So blog articles are editable. They are edited once after I write them and usually again shortly after they are posted. Then, I am lucky enough to have thousands of readers who point out obvious errors. But that's still not enough. There are a lot of extra words. I frequently mis-use then/than. Incorrect but correctly spelled words slip past the spell check. The the slips by the the editor, because brain error correction.

After selecting then editing the articles once again, that stuff has to be laid out.

I want to be clear here. I am doing nothing unusual or innovative with my layout. It is a book, organized into three sections. Still layout took 7 days. I have a full time job, but that's half a day of layout on each of my days off (the other half was spent writing blog posts) and then a few hours I could get in every morning.

This next part sounds crazy, but it went really fast this time because my wife was hospitalized. Because I had to work, Pawpaw (my wife's mother) took our daughter and my wife was alternately at the hospital or staying with her family for their assistance. I could provide little child-care assistance while at work or sleeping and she needed the help. So I had several days in a row where I didn't get have family time, or spend time with my daughter.

On the other hand, I got an awful lot of layout done.

Even the simplest layout takes time. Every page has to be gone through. Individual pieces and blocks of text need to be adjusted. You have to consider the final page count. I was shooting for 64. The final book is 100+.

At work, I used my spare time to do the art for the cover. Ink on bristol.

Once it was laid out, I printed it out again and gave it another edit. Came back and made more changes, and then set it up on lulu and ordered print proofs.

It was a good thing I did. On my print proofs, I forgot to texture the compendium II covers in the same way the compendium I covers were textured. I also made an error on the spine with the publisher logo and author name, putting it far enough down that it got cut off. It was my first time printing with spine text, so I wasn't surprised.

Once lulu printed and shipped me the books (paying for printing and shipping again), then I was able to check everything out. And like any good publisher, opening the book you just printed makes every error you've made stick out like a sore thumb. Another round of edits at my day job, and I was ready to spend the entire work-day yesterday fixing those errors and getting the copies put up on RPGnow and Lulu.

Throw some articles in a .pdf, I said. Do it once a month, I said.

Yes, technically this makes me a liar to my Patreons. I am clearly not doing a Compendium every month. But then again, I've messaged them telling them about this, and the general response was themed blog collections that are nicer and take longer are more appreciated. Also, I always try to do something extra for them, from bonus backgrounds in the first one to offering a coil bound version at cost for the second one. They always get them at cost.

It's not like I have seven unfullfilled kickstarters and am spending all my free time attacking people online. I'm ok with me.

It's a lot of work, but there's something really nice about seeing books on a shelf that are yours. I look at Fire on the Velvet Horizon, Yoon-Suin, Strange Stars, Slumbering Ursine Dunes, A Red and Pleasant Land, and The Mad Monks of Kwantoom, and I know that other people are having that same sense of satisfaction. (Also it doesn't hurt that this is my second release to reach #1 on hottest titles on rpg.now).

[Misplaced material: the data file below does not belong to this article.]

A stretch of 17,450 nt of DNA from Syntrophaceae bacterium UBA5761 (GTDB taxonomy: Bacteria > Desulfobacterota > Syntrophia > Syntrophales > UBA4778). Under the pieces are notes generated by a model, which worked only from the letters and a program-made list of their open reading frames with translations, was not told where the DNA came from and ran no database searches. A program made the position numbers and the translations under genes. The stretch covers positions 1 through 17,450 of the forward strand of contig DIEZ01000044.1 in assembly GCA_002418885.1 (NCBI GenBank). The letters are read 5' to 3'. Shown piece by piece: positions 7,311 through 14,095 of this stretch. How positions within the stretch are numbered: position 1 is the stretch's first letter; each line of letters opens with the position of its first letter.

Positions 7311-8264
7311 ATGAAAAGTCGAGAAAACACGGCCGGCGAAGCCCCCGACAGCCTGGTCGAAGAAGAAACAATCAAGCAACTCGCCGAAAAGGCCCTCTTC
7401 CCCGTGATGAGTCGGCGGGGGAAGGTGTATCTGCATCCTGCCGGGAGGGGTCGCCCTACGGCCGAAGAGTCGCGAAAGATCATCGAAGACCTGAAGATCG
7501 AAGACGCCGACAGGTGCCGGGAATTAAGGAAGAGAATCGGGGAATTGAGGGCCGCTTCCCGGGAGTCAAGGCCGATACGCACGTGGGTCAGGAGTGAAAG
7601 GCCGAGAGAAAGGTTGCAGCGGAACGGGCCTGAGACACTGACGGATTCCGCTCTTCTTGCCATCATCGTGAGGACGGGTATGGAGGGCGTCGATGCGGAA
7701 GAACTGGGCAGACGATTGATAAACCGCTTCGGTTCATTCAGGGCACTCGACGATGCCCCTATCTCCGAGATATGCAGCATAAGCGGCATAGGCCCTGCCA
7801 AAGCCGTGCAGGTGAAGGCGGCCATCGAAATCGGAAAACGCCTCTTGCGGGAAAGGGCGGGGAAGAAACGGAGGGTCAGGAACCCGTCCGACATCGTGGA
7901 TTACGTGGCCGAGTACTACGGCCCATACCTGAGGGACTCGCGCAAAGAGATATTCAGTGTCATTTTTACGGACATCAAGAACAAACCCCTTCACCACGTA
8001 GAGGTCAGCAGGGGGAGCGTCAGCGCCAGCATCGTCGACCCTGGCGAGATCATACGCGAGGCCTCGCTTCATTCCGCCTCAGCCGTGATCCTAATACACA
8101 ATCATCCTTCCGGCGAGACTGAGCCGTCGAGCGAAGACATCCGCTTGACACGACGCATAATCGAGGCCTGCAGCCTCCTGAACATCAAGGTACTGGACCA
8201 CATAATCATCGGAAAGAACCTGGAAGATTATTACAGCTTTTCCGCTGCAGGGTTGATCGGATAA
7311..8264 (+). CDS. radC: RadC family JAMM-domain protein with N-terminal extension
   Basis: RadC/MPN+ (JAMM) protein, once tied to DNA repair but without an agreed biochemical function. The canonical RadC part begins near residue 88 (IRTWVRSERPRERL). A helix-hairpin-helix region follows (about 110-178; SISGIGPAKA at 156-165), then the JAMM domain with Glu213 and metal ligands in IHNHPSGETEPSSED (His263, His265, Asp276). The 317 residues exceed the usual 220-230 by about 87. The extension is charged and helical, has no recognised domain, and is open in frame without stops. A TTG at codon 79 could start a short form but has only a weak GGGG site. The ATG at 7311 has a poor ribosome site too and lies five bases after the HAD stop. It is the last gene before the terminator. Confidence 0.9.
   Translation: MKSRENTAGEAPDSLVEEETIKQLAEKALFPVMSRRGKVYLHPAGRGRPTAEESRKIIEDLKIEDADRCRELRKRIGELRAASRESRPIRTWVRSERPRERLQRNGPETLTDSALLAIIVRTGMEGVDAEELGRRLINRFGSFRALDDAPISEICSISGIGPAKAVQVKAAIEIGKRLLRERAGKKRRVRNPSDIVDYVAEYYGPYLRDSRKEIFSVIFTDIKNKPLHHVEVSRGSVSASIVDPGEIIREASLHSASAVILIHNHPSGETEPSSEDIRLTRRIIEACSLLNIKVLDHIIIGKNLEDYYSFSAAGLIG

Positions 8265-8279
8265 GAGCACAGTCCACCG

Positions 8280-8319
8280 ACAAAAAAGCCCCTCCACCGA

So, I hope this explains some things. I hope you find the compendium useful or inspiring. I certainly get a lot of use out of it. I'm going to write articles for a week or two, figure out what I want to compendium next and get in touch with some artists and writers over the next several days to start work on Ecology.

Hope everyone checks it out!

Print Copy, Perfect Bound at Lulu
.pdf Copy, at RPG.now
Print Copy, Coil Bound at Lulu (Patreon Only)

Hack & Slash 
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On the Hack and Slash Compendium 2

Guys, I want to show you something:

Yeah. That's the second blog compendium.

It's basically a complete reworking of Treasure. Oh, you should see this->

It's thick. 100 pages thick. Treasure was 13 pages.

Oh! Oh! You know what? John Bell, Arnold Kemp and Tom Fitzgerald wrote for it! I paid them, actual real world money for their articles. Well, I paid everyone but John, only because Canadian banks apparently only accept moose as payment, so there have been some delays. But he has money coming to him. So if you like Retired Adventurer, Goblin Punch, or Middenmurk (and who doesn't?!), you should get it!

Oh, right, you're broke. It's tight this month. I understand.

That's why it's FREE. I mean Pay What You Want. But you can pay $0. So effectively free.

Only for 7 days though.

What if you pay me though?

I'm going to use the money to pay artists for ecology. BIG FAMOUS ARTISTS. People who's names you have heard. Also, hopefully, I won't lose money. Also, just like patronage, 10% will be donated to Cancer research. Because my wife has cancer. And cancer can die in a fire.

If you are a patron, you can even get a coil bound edition for cost, to be even more helpful when you're rolling up that key treasure hoard.

There's a lot in there:

  • Things players can spend money on!
  • Hotlinked/Bookmarked .pdf!
  • Weights and capacities for the transportation of valuable goods!
  • Public domain illustrations!
  • Hundreds of unique and interesting items!
  • The secret to creating interesting treasure!
  • Essays by John Bell of the Retired Adventurer, Arnold Kemp of Goblin Punch, and Tom Fitzgerald of Middenmurk!
  • Random generation of treasure, including books, magical books, and book traps!
  • Expanded gemstone descriptions!
  • Perfect Bound (Coil Bound for Patreons)
  • Costs 0$ for a limited time! Affordable print copy available. 

The .pdf is A5, perfect for tablets, and is hotlinked to the table of contents for lightning fast navigation.

So you should get it, because all the cool people are getting it. And you really really should share this as widely as possible so no one misses the pay what you want window! It's only 7 days before it becomes its regular price! The print version will increase in price in 7 days also!

It is, as they say, hot. That is the best time for getting things.

Print Copy, Perfect Bound at Lulu
.pdf Copy, at RPG.now
Print Copy, Coil Bound at Lulu (Patreon Only)

Hack & Slash 
FollowGoogle +NewsletterSupportDonate to end Cancer (5 Star Rating) (77$ donated so far!)